For the last step, I will need the reader to be an aficionado of diagrammatic algebra. Using pictures I will not draw here, it is trivial to see that what we are computing is the trace of the linear map $(\mathbb{C}^{n})^{\otimes np}\rightarrow (\mathbb{C}^{n})^{\otimes np}$ corresponding (by the so-called Schur-Weyl duality) to the group algebra element in $\mathbb{C}[S_{np}]$ given by a Young symmetrizer $Y(T)$ of a Young tableau $T$ of rectangular shape $\lambda=(p^n)$. This trace is given by $$ \prod_{\square\in T}(n+c(\square))\ , $$ where $c(\square)$ is the content of the box $\square$, namely, $j-i$ if $\square$ is in the $i$-th row and $j$-th column of the diagram. This follows from the hook-content formula. A very nice proof is in Appendix B.4 of the book "Group Theory" by Cvitanović.

We now have $$ J(n,k)=\prod_{\square\in T}(n+c(\square))\ . $$ Collecting the factors row-wise from top to bottom, for the shape $\lambda=(p^n)$, we get $$ J(n,k)=\frac{(n+p-1)!}{(n-1)!}\times\frac{(n+p-2)!}{(n-2)!}\times\cdots\times\frac{p!}{0!}\ , $$ i.e., $$ J(n,k)=\prod_{i=1}^{n}\frac{\Gamma\left(\frac{k}{2}+i\right)}{\Gamma(i)}\ . $$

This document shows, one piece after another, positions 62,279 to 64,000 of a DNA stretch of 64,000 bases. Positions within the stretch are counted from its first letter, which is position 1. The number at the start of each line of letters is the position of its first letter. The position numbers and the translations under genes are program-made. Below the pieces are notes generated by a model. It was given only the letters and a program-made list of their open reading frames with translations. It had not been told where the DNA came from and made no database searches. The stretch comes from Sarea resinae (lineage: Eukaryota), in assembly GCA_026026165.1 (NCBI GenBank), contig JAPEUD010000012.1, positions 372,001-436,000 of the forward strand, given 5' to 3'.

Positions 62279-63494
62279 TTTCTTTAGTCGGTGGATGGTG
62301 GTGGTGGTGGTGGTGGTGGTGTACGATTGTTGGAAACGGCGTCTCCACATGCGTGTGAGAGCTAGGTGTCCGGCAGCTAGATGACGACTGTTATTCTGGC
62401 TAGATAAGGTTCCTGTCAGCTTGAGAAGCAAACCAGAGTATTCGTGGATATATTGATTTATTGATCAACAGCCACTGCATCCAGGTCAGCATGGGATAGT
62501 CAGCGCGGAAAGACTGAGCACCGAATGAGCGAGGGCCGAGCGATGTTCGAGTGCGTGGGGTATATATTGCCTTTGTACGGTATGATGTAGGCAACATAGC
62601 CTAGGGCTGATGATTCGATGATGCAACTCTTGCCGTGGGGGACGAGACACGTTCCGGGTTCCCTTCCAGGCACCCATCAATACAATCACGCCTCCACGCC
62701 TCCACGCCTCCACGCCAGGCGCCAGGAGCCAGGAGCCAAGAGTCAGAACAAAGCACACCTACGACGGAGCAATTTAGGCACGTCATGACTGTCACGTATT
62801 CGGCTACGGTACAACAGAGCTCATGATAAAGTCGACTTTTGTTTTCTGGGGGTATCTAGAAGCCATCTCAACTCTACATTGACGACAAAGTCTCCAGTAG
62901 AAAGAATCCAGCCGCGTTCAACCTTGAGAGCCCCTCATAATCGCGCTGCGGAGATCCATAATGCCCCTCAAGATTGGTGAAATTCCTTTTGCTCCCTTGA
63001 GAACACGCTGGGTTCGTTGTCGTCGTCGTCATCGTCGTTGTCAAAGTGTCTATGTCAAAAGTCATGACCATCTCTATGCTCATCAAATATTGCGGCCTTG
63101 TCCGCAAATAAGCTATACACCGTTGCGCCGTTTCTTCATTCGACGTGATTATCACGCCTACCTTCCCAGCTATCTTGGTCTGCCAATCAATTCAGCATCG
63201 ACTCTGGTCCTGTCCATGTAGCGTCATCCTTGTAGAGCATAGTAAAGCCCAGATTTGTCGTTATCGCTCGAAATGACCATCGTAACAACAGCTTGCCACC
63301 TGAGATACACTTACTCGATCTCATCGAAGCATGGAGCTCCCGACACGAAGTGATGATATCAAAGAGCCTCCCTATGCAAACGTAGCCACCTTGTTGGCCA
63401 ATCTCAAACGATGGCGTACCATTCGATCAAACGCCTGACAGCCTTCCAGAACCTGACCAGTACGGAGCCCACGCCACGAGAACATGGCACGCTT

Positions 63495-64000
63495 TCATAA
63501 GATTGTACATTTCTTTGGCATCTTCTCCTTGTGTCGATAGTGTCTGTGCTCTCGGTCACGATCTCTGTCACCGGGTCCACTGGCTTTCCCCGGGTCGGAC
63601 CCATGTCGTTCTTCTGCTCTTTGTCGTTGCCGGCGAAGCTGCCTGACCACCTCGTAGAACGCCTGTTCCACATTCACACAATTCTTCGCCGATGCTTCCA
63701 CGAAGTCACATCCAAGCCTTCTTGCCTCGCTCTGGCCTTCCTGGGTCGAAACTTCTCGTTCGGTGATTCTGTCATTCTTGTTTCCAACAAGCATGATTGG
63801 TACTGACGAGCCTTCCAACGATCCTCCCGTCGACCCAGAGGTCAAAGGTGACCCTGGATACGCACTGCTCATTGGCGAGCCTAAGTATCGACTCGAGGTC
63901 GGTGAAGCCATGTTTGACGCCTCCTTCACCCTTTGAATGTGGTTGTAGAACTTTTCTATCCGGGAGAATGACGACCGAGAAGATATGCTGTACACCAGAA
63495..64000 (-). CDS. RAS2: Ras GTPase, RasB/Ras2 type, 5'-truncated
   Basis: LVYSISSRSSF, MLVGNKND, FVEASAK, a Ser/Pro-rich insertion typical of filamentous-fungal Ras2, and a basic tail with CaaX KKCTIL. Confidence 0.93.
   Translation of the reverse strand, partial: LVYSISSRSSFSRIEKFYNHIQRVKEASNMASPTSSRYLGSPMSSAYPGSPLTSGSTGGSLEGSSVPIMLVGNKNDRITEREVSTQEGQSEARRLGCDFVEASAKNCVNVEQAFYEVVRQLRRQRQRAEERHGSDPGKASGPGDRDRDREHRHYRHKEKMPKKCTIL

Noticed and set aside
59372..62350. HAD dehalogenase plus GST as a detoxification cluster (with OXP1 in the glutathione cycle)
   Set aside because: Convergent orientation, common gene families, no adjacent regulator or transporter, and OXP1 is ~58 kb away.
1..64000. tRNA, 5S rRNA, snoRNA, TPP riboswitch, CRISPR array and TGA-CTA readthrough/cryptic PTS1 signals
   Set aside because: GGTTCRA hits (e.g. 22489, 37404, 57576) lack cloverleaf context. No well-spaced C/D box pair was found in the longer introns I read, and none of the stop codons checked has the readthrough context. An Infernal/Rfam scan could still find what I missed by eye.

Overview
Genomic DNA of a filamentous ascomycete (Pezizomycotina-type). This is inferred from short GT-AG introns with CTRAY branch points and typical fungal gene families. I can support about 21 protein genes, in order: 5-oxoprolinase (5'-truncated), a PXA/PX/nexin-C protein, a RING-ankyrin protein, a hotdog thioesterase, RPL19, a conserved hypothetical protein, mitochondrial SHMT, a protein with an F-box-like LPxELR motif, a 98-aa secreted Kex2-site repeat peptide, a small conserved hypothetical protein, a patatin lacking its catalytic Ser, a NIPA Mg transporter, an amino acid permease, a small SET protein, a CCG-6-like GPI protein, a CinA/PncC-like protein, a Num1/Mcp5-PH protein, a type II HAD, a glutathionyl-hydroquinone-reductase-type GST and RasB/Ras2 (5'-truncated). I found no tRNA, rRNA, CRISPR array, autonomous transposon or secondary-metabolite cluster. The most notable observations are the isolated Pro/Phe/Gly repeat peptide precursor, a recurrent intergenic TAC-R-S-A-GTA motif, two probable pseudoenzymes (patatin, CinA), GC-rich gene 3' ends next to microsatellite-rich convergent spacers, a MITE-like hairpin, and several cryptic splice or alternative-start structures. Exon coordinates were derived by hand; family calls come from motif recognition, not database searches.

The above only uses the rectangular partition case of the hook-content formula, but it should work for any shape. The same method for general partitions should work for the following integral $$ \int_{M_{n,N}(\mathbb{C})}e^{-{\rm tr}(ZZ^{\ast})} \Delta_1^{\lambda_1-\lambda_2}\Delta_2^{\lambda_2-\lambda_3}\cdots \Delta_{n-1}^{\lambda_{n-1}-\lambda_n}\Delta_n^{\lambda_n} \ \prod_{i=1}^{n}\prod_{j=1}^{N}\frac{d\Re z_{ij}d\Im z_{ij}}{\pi} $$ over matrices $Z$ of format $n\times N$ with $N\ge n$. Here $\Delta_k$ denotes the minor determinant of size $k$ in the top left corner of the matrix $ZZ^{\ast}$. Namely, the result should be $$ \prod_{j=1}^{n}\frac{\Gamma(N+\lambda_{j}-j+1)}{\Gamma(N-j+1)}\ . $$ Since the crux of the method is the use of the hook-content formula, i.e., the evaluation of $s_{\lambda}(1,\ldots,1)$, I suspect this can be generalized to a $q$-deformed version thanks to Stanley's hook-content formula, i.e., the evaluation of $s_{\lambda}(1,q,\ldots,q^{N-1})$.